In their paper ’Too much medicine: not enough trust?' Zoë Fritz and Richard Holton explore the connection between trust and overtreatment and overinvestigation. Whilst their paper is insightful, here I argue that much more could be made of a doctor’s (mis)trust and how this exacerbates overtreatment and overinvestigation. By taking Fritz and Holton’s view of trust as having ‘our best interests at heart’ as my starting point, I argue that doctor’s do not always trust that patients or the system has their interests at heart and so use overtreatment and overinvestigation to protect themselves. I also point to the tensions created by a lack of trust on the doctor’s part as a focal point for much needed sustained ethical analysis.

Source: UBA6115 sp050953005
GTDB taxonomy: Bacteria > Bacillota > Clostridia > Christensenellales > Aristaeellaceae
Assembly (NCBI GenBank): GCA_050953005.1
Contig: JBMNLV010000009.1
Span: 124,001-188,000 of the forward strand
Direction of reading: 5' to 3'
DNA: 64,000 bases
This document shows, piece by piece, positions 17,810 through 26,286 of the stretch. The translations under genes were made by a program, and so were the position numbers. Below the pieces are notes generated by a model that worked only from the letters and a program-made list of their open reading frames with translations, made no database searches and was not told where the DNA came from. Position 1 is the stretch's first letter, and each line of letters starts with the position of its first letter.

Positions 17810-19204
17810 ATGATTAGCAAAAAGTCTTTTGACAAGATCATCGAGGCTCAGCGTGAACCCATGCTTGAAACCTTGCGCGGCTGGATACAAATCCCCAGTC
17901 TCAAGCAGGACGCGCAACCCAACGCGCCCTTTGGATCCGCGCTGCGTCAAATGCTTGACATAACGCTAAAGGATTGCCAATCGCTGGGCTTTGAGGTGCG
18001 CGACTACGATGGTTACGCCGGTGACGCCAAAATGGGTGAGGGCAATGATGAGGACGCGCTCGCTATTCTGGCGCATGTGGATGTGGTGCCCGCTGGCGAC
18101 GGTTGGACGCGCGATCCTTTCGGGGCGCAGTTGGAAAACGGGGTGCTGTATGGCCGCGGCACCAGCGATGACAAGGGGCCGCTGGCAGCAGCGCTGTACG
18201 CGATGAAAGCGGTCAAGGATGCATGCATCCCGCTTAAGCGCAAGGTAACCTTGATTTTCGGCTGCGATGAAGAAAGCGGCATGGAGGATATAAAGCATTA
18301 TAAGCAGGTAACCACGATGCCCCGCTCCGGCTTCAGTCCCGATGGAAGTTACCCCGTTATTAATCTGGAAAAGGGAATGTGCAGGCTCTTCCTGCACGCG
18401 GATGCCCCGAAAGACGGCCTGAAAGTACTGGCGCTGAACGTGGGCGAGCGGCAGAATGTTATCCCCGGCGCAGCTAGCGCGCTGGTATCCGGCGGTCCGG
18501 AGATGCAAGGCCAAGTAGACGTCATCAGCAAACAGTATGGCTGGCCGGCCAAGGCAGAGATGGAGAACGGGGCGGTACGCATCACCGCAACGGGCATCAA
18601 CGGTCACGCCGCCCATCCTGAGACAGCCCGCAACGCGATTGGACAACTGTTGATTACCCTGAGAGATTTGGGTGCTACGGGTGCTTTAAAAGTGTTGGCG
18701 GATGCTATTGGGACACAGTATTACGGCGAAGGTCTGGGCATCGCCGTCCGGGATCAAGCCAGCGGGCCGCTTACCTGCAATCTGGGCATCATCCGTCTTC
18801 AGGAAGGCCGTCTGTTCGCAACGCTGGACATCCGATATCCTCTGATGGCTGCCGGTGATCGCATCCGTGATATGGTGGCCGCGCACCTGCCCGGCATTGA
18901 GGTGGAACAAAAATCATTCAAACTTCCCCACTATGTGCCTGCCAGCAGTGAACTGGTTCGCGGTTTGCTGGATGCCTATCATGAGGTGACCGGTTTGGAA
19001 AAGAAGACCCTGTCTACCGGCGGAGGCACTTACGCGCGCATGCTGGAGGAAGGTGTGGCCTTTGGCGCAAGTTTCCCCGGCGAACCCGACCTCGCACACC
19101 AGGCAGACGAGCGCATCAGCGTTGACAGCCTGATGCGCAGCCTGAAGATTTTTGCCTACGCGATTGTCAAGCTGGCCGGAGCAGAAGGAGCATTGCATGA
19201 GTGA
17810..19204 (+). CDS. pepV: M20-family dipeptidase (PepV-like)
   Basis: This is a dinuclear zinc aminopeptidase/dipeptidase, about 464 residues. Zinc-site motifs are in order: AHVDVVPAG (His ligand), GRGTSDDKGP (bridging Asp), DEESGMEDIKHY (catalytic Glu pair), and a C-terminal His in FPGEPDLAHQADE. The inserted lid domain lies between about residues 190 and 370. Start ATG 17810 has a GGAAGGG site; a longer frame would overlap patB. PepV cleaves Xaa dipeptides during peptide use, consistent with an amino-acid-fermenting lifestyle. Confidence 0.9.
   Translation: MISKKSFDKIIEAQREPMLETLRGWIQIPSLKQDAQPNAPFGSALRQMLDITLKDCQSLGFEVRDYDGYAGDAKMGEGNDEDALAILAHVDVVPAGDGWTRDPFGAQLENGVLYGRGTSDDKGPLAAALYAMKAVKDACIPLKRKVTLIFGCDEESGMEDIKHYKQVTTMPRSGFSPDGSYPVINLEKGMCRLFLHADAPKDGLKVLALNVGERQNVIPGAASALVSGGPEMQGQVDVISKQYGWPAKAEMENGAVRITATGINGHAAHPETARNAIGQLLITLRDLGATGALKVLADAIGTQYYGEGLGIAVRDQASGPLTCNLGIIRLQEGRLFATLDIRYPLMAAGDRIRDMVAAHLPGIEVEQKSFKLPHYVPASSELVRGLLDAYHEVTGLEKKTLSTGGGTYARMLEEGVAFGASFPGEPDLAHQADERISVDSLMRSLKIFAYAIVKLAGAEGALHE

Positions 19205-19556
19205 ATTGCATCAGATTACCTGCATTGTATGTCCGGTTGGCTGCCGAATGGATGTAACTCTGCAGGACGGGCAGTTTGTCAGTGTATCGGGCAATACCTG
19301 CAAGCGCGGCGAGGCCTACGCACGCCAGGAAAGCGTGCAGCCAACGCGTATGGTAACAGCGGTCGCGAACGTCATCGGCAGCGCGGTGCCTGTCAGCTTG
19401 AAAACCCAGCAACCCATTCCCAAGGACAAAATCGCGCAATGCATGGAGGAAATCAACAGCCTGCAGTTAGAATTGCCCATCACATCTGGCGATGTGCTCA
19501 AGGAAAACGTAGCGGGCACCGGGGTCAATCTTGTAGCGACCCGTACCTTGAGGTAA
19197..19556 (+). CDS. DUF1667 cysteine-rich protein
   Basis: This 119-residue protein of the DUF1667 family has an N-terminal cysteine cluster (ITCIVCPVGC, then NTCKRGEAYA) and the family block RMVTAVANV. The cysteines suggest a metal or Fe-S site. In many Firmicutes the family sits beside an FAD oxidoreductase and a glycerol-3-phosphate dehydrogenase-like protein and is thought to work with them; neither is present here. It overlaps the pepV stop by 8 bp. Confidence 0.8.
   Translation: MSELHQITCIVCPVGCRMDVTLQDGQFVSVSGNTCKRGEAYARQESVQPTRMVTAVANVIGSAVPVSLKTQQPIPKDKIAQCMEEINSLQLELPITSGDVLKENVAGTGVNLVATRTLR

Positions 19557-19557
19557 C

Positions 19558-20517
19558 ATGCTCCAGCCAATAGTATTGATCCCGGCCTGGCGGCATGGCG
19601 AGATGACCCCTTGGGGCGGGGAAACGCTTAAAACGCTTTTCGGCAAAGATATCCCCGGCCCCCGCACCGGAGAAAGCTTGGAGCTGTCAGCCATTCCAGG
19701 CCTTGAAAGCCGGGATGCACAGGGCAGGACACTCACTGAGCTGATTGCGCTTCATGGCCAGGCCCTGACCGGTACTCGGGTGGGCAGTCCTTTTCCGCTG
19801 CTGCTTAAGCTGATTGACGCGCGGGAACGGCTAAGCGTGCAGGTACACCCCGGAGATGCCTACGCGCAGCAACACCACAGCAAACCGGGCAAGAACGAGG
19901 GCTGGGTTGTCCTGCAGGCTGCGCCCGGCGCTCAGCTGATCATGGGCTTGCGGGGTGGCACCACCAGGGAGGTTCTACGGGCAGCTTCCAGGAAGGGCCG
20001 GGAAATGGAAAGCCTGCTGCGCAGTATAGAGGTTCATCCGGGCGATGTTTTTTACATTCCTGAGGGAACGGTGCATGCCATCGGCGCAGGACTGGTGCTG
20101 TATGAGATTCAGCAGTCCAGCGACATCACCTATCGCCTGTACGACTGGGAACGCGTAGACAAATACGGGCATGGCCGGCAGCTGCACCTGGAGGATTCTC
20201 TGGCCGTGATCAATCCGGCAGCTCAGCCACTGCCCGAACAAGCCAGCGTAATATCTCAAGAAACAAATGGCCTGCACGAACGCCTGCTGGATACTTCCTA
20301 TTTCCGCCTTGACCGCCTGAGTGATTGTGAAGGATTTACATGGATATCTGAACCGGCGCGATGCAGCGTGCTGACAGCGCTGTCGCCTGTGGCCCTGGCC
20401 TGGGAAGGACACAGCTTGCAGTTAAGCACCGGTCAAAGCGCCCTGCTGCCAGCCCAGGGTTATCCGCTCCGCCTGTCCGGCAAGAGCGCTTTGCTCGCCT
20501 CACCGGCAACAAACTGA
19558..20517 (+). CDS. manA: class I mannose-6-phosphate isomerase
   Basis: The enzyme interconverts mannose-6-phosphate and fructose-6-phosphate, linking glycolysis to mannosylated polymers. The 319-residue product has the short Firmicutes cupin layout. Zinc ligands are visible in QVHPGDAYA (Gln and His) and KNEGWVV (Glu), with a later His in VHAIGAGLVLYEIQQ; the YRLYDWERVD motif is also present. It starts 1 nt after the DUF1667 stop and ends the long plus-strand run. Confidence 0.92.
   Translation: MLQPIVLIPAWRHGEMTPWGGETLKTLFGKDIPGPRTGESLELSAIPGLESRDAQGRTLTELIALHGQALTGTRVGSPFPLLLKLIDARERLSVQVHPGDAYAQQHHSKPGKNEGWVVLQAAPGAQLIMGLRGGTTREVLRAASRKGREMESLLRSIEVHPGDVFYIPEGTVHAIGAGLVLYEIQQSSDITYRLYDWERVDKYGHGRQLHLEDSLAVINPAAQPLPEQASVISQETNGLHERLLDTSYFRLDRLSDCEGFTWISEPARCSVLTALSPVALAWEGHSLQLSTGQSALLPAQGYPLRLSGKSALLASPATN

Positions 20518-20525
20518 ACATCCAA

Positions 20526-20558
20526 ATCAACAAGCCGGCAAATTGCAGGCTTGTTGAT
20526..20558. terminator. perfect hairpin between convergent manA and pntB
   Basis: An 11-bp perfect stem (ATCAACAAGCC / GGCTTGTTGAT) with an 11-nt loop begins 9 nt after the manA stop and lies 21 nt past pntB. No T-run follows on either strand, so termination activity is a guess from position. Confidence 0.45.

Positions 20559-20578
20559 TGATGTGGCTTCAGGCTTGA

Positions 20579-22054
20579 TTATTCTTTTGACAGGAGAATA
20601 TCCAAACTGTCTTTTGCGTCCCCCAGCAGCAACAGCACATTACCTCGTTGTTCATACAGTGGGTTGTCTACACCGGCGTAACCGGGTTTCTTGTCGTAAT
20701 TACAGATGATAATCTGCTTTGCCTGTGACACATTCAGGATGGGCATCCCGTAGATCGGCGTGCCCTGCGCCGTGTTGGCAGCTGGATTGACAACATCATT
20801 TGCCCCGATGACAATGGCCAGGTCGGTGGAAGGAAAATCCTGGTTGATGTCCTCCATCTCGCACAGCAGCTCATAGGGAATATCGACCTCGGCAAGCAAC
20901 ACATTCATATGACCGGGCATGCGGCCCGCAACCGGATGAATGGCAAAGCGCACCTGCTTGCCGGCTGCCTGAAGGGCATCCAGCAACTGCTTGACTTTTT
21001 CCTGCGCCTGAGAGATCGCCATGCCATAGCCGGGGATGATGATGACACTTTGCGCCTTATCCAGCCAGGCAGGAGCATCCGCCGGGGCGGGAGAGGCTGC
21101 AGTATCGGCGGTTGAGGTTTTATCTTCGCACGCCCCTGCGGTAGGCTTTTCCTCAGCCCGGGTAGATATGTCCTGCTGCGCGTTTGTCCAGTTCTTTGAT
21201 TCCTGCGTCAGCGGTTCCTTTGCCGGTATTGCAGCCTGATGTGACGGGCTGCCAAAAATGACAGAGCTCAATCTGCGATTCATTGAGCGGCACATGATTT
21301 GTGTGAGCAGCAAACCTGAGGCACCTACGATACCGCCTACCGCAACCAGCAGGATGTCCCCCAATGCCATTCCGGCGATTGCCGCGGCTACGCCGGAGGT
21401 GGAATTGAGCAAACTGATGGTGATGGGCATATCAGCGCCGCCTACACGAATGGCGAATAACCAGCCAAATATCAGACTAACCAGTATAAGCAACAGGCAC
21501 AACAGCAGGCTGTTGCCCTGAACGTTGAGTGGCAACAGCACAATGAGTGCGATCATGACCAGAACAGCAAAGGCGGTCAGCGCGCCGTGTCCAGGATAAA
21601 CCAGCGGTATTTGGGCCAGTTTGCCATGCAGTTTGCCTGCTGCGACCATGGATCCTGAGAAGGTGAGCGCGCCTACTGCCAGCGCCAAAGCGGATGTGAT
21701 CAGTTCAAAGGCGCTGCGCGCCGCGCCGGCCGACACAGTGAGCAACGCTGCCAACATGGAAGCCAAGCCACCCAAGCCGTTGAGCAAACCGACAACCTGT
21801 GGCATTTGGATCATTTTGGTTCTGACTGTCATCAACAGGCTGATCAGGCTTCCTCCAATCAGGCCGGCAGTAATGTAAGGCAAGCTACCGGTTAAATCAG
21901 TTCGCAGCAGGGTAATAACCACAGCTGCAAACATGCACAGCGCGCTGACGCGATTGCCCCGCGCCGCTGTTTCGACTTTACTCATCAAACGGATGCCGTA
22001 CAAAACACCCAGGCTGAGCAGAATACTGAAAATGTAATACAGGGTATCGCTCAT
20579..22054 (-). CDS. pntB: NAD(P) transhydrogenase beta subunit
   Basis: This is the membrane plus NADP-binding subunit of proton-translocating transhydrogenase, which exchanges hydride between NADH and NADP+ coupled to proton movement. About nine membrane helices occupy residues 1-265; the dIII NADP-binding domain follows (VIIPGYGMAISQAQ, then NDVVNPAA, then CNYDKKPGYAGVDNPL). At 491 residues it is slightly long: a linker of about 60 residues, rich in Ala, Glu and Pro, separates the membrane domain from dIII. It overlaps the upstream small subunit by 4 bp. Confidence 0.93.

- medical error
- clinical ethics
- truth disclosure
- philosophy of medicine
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Contributors JP is the sole author of this article.
Funding The authors have not declared a specific grant for this research from any funding agency in the public, commercial or not-for-profit sectors.
Competing interests None decalred.
Provenance and peer review Not commissioned; externally peer reviewed.
Patient consent for publication Not required.
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